• Long-term corn fields need to be rotated to a non-corn crop on a regular basis.  Continuous corn matched with a long-term use of same Bt-CRW trait promotes the development of a resistant population.
  • Rotate toxins between the Cry3 family and Cry34Ab1/Cry35Ab1 toxins. There is no recorded cross resistance between these two groups of toxins.
  • Use the Bt-CRW technology only in fields of 3rd and longer continuous corn fields. Rotate the toxin groups and rotate the long-term corn to at least 1 year away from corn to break the CRW cycle.
  • Plant some fields to non-Bt-CRW varieties and use either a granular soil insecticide or the 1250 rate of seed treatment. Liquid insecticides in the popup fertilizer are not effective and not recommended.

January 23, 2018
by Cornell Field Crops
Comments Off on Does High Quality Alfalfa Pay in Mixtures?

Does High Quality Alfalfa Pay in Mixtures?

J.H. Cherney1, D.J.R. Cherney2, and K.M. Paddock1
1Soil & Crop Sciences and 2Dept. of Animal Science, Cornell University

Many alfalfa varieties currently on the market have claims of higher forage quality such as: fine stemmed, lower lignin, higher neutral detergent fiber digestibility (NDFD), higher relative forage quality (RFQ), high multifoliolate leaf expression, superior digestibility, higher feed intake, improved milk production, and superior forage quality. Higher quality alfalfa and grass varieties have the potential to significantly increase milk production and increase the proportion of homegrown feeds in rations. Increased fiber digestibility is the most important quality improvement.

Improvements in alfalfa forage quality

Changes in plant architecture (fine stems, multifoliolate trait, etc.) can lead to modest improvements in alfalfa forage quality. HarvXtra-type alfalfa varieties have reduced lignin content due to a genetic modification in lignin production. There are at least two varieties conventionally bred for reduced lignin. Reduced-lignin content by itself is of little benefit, unless it impacts NDFD. Reduced lignin could lead to increased lodging, although increased lodging has not been observed in low-lignin alfalfa varieties. Increased NDFD without large reductions in lignin also is a reasonable option, if possible.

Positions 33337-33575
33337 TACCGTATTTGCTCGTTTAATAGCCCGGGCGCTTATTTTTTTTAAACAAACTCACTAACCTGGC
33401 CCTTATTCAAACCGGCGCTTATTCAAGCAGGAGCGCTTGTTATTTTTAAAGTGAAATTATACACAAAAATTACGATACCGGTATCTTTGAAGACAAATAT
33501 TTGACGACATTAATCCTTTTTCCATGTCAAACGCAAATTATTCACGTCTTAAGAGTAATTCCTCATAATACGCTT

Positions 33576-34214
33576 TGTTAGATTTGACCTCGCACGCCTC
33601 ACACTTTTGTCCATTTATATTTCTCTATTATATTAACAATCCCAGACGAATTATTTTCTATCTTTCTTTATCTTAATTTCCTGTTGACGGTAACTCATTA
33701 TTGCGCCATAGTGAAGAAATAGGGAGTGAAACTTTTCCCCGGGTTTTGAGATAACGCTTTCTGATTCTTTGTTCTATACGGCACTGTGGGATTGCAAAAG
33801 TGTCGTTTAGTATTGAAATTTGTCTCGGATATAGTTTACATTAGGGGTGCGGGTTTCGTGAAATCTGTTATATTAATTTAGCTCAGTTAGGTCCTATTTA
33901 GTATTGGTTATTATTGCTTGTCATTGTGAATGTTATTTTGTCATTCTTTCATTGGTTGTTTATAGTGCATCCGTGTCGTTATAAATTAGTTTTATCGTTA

Comparing alfalfa varieties in alfalfa-grass mixtures

While alfalfa can significantly impact grass CP content in mixtures, grass has little impact on any alfalfa quality traits in these mixtures. This means we can compare alfalfa varieties in mixtures and expect similar results as if they were in pure stands. Alfalfa-grass trials harvested in NY in 2017 included HarvXtra, Hi-Gest 360, LegenDairy XHD, WL 356HQ, WL 355RR, and Pioneer 55H94. Each individual trial contained 2-3 alfalfa varieties, with from 3-7 grasses, including meadow fescue, tall fescue, orchardgrass, festulolium, timothy, and reed canarygrass. All 2017 NDFD data here for alfalfa and grasses was based on weighted means over a 3 or 4-cut season (so higher yielding spring-cut forage counts more in the NDFD averages).

How does grass affect any delay in harvest?

One of the advantages for HarvXtra is the potential to delay harvest and end up with higher yields of similar quality, compared to conventional varieties under standard harvest regimes. University trials indicate that HarvXtra harvest can be delayed somewhere between 5 to 10 days and still have similar NDFD (48-hour) as a conventional variety harvested under a standard regime. Delayed harvest for HarvXtra could result in one less harvest per season, with similar or higher yields combined with less stress on the stand. But those estimates are for pure alfalfa stands, almost 90 percent of the alfalfa acreage in New York is sown with a perennial grass.

Grass in a mixture will dilute the high NDFD effect of improved alfalfa varieties. Based on NY 2017 data, pure HarvXtra harvested 5.5 days later provides similar NDFD as conventional varieties on a normal cutting schedule, but that interval shrinks as more grass is found in mixtures (Fig. 1). If a mixed stand is 30% grass, the HarvXtra advantage will be reduced to 4 days, and to less than 3 days at 50% grass.

Fig. 1. Influence of grass on overall forage quality. Number of days that HarvXtra harvest can be delayed and maintain total forage NDFD similar to a conventional check variety on a normal harvest schedule. Based on 5.3% increase in NDFD for HarvXtra in NY in 2017, and an estimated loss in NDFD of 0.5% units/day for alfalfa and 1.0% units/day for grass.